A wave of Covid infections in Germany is causing staff shortages as many people call in sick and isolate - including in hospitals. The number of Covid patients in intensive care is also increasing slightly.

German hospitals see Covid staff shortages and rising patient numbers

Covid-19 infections are sweeping through the country this summer. On Tuesday, Germany reported 147,489 Covid cases within the latest 24 hour period, and 102 deaths.

The number of seriously ill Covid patients in intensive care units in Germany rose to 1,000 on Sunday, and 1,062 on Monday, according to the German Interdisciplinary Association for Intensive and Emergency Medicine (DIVI). The number of ICU patients hasn’t been at this level since mid-May.

At the last highest point – in December 2021 – just under 4,900 seriously ill patients were being treated with Covid-19 in ICUs, after which the figures dropped with phases where they plateaued. 

And now the increasing staff shortages – due to people getting Covid and having to isolate – is causing growing concern among hospitals and doctors, especially as experts believe it will get worse after summer. 

“We are receiving reports from all federal states that individual wards and departments are having to be closed, due to a lack of staff,” the head of the board of the German Hospital Association (DKG), Gerald Gaß, told the Redaktionsnetzwerk Deutschland.

At times, emergency admissions are also being cancelled at rescue coordination centres. “This situation worries us considerably with a view to the upcoming autumn,” said Gaß.

READ ALSO: German politicians clash over Covid rules for autumn

Infection figures have risen sharply in recent weeks. The 7-day incidence on Tuesday stood at 687.7 infections per 100,000 people, but experts believe many cases are going unreported. 

“Although the occupancy rate in intensive care is only rising moderately, it is relatively high for a summer, and the beds available are becoming fewer and fewer due to the shortage of staff,” the scientific director of the ICU registry, Christian Karagiannidis, told the Düsseldorf-based Rheinische Post on Tuesday.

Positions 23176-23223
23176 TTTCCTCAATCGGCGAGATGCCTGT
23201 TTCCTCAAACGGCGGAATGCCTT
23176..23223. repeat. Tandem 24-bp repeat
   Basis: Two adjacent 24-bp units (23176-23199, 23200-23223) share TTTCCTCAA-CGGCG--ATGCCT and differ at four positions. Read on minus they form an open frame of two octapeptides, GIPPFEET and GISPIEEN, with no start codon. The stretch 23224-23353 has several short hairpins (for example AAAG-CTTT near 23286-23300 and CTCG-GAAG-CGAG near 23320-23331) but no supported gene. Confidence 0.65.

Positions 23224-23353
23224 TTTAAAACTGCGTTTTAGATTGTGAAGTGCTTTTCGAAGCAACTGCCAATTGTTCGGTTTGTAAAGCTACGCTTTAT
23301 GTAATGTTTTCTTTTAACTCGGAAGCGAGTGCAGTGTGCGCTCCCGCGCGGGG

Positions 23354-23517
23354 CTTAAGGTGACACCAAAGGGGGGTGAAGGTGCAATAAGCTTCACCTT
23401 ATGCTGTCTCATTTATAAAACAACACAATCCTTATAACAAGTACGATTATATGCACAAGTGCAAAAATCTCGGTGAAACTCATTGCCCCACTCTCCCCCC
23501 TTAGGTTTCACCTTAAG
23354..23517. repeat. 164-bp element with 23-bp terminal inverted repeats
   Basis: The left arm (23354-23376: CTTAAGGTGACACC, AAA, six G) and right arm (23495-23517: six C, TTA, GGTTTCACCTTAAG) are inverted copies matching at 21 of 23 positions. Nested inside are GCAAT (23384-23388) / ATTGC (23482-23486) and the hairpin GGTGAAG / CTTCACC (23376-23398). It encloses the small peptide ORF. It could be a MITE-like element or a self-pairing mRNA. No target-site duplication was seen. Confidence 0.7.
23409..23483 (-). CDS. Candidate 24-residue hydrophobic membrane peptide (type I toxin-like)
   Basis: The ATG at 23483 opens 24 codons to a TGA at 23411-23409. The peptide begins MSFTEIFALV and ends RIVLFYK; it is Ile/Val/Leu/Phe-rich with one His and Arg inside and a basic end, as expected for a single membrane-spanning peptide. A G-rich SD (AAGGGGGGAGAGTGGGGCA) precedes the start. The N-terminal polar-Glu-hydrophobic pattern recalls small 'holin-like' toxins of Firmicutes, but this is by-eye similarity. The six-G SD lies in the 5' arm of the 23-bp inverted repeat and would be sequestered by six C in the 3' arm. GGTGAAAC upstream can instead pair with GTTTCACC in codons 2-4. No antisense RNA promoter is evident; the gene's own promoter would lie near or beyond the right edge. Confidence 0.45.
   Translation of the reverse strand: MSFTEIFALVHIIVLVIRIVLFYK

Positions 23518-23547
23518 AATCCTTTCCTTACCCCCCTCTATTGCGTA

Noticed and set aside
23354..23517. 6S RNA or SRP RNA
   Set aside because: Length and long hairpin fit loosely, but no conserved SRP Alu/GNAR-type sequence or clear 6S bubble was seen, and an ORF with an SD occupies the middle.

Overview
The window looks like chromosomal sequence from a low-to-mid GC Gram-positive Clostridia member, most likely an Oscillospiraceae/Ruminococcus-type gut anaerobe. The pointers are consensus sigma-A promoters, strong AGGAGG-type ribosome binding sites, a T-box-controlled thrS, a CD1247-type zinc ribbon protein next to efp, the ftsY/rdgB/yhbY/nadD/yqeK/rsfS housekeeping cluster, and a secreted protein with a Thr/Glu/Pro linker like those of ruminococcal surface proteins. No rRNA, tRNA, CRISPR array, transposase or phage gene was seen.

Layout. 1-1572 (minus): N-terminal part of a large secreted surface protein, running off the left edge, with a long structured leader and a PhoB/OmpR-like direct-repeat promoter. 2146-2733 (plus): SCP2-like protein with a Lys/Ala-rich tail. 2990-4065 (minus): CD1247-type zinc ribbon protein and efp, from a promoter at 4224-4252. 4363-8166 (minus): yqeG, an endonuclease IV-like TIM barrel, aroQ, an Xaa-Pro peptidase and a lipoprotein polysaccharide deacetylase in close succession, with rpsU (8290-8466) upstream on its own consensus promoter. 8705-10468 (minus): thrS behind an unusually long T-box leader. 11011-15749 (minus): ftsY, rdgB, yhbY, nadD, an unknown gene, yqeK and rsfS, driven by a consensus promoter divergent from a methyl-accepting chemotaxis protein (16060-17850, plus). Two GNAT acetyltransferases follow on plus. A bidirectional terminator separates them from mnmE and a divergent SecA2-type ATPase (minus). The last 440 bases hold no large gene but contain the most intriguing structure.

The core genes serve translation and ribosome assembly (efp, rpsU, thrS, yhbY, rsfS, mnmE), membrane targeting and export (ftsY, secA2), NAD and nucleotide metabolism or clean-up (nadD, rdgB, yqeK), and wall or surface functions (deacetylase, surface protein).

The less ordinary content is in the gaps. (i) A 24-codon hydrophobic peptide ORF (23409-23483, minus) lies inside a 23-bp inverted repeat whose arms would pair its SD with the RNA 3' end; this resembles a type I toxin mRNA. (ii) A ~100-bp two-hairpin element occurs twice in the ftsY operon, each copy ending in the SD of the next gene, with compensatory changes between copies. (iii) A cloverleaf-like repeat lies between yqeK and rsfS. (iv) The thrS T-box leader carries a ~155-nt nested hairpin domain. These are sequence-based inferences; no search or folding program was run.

He said clinics and hospitals should work to allocate capacity across the country.

“This includes regional networks for the best possible distribution of patients by level of care,” he said. “Cooperation, but also relieving the burden on staff, will be the order of the day this autumn and winter,” said Karagiannidis, who also sits on the government’s council of experts team.

Germany’s Covid-19 rules still require that people who get Covid isolate for at least five days or a maximum of 10 days. The rules differ from state to state on how people can end the quarantine period. But health and care workers need to have a negative Covid test (PCR or antigen) taken five days into isolation at the earliest before they can return to work, plus a prior 48-hour symptom-free period.

READ ALSO: The Covid rules in place across German states

The German Foundation for Patient Protection rejected a demand to shorten the quarantine period. Wolfgang Kubicki, vice-chairman of the FDP, had proposed people should be able to take a test after only three days to leave isolation.

This “fuels the uncontrolled spread of corona”, said Eugen Brysch, Chairman of the foundation. “That is why the isolation period for corona-positive patients must be extended to 10 days,” Brysch recommend, adding: “This may only be shortened if a PCR test is negative.”